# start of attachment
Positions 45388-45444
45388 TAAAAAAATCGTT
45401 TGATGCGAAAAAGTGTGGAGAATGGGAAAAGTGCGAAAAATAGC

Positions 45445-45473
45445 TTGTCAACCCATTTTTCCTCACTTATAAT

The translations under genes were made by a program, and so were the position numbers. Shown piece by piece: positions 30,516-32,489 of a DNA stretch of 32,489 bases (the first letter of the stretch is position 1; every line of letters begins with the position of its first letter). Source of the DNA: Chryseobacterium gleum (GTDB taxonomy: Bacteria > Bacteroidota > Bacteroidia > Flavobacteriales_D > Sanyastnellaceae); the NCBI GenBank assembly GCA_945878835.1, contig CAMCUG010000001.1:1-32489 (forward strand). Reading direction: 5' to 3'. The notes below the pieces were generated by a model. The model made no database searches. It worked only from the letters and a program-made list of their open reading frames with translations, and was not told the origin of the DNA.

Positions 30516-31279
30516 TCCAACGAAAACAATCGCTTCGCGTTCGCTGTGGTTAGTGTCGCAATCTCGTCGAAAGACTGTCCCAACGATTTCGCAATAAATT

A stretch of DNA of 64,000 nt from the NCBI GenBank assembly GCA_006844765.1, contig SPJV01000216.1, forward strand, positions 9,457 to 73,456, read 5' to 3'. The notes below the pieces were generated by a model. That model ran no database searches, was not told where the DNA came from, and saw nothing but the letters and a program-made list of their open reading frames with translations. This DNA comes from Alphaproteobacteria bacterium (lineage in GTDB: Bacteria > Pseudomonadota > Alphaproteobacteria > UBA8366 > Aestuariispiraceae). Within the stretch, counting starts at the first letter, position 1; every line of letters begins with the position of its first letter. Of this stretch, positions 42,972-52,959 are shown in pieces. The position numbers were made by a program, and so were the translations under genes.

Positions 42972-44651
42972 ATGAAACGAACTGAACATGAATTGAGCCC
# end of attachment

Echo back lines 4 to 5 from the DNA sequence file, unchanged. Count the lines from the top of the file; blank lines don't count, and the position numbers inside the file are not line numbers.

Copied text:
Positions 45445-45473
45445 TTGTCAACCCATTTTTCCTCACTTATAAT